Issue No. 07 - July (2018 vol. 30)
Hong-Han Shuai , Department of Electrical Computer Engineering, National Chiao Tung University, Hsinchu, Taiwan
Chih-Ya Shen , Department of Computer Science, National Tsing Hua University, Hsinchu, Taiwan
De-Nian Yang , Research Center of Information Technology Innovation, Academia Sinica, Taipei, Taiwan
Yi-Feng Carol Lan , Graduate Institute of Educational Psychology and Counseling, Tamkang University, New Taipei City, Taiwan
Wang-Chien Lee , Department of Computer Science and Engineering, Pennsylvania State University, PA
Philip S. Yu , Department of Computer Science, University of Illinois at Chicago, Chicago, IL
Ming-Syan Chen , Research Center of Information Technology Innovation, Academia Sinica, No. 128, Sec. 2, Academia Road, Taipei, Taiwan
The explosive growth in popularity of social networking leads to the problematic usage. An increasing number of social network mental disorders (SNMDs), such as Cyber-Relationship Addiction, Information Overload, and Net Compulsion, have been recently noted. Symptoms of these mental disorders are usually observed passively today, resulting in delayed clinical intervention. In this paper, we argue that mining online social behavior provides an opportunity to actively identify SNMDs at an early stage. It is challenging to detect SNMDs because the mental status cannot be directly observed from online social activity logs. Our approach, new and innovative to the practice of SNMD detection, does not rely on self-revealing of those mental factors via questionnaires in Psychology. Instead, we propose a machine learning framework, namely,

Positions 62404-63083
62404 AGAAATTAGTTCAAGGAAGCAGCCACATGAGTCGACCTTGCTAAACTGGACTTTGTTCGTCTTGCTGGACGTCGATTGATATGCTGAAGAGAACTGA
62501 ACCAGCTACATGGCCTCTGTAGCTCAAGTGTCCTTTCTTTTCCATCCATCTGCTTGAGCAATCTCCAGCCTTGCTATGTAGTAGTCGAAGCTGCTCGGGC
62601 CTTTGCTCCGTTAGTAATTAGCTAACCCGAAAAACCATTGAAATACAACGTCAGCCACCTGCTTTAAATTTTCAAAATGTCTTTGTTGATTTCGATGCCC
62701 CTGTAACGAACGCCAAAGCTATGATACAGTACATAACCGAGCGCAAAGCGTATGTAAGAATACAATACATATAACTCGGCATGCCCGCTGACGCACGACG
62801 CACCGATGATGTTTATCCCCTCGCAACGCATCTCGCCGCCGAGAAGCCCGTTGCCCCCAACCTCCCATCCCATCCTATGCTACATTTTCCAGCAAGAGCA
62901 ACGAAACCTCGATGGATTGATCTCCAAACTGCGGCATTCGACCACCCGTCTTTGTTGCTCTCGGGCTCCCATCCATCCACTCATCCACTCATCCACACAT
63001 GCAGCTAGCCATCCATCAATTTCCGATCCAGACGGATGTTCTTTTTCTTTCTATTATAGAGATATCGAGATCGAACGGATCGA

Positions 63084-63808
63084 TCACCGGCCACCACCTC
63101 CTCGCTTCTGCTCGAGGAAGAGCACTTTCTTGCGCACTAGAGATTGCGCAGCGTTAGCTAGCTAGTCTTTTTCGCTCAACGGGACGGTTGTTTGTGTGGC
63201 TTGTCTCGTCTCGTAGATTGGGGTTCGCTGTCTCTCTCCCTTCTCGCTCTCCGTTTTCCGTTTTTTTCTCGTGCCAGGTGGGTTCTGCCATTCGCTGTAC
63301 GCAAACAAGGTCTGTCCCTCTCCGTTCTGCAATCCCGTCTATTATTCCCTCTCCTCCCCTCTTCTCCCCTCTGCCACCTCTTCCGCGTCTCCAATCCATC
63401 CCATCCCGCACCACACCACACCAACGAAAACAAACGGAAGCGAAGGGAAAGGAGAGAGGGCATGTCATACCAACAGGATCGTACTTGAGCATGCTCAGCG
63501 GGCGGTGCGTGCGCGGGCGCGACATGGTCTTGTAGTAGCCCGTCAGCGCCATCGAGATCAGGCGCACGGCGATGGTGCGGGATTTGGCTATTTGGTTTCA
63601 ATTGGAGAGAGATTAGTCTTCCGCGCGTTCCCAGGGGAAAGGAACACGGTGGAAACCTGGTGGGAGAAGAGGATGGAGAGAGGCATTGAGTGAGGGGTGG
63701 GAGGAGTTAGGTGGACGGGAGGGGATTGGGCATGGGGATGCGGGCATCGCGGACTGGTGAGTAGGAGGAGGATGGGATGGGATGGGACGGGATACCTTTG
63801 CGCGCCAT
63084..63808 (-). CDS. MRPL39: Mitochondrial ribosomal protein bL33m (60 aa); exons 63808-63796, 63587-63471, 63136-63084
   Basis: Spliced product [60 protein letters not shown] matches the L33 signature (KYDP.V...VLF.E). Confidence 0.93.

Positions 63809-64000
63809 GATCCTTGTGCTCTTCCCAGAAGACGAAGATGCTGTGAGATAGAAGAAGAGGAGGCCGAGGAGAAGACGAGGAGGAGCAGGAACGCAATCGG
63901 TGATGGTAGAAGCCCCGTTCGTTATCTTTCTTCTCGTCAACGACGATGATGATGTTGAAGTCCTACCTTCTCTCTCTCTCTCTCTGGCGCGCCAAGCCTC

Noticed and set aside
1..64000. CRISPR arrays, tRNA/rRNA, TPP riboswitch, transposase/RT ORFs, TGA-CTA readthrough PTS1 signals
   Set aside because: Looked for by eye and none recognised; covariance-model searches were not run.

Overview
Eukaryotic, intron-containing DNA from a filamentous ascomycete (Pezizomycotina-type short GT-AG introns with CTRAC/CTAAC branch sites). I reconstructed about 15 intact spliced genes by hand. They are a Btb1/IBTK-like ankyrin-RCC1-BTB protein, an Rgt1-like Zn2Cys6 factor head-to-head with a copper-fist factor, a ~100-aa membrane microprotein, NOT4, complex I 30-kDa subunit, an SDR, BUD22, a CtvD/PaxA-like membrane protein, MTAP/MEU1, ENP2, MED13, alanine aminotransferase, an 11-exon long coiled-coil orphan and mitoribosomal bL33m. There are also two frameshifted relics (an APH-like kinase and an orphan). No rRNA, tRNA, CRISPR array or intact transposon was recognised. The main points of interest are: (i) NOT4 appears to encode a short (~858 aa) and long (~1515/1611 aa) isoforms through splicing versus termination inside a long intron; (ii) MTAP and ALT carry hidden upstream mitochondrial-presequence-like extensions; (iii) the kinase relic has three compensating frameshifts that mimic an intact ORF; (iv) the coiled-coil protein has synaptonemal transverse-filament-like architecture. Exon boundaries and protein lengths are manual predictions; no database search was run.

Social Network Mental Disorder Detection (SNMDD), that exploits features extracted from social network data to accurately identify potential cases of SNMDs. We also exploit multi-source learning in SNMDD and propose a new SNMD-based Tensor Model (STM) to improve the accuracy. To increase the scalability of STM, we further improve the efficiency with performance guarantee. Our framework is evaluated via a user study with 3,126 online social network users. We conduct a feature analysis, and also apply SNMDD on large-scale datasets and analyze the characteristics of the three SNMD types. The results manifest that SNMDD is promising for identifying online social network users with potential SNMDs.
Social network services, Feature extraction, Mental disorders, Psychology, Data mining, Tensile stress, Internet
H. Shuai et al., "A Comprehensive Study on Social Network Mental Disorders Detection via Online Social Media Mining," in IEEE Transactions on Knowledge & Data Engineering, vol. 30, no. 7, pp. 1212-1225, 2018.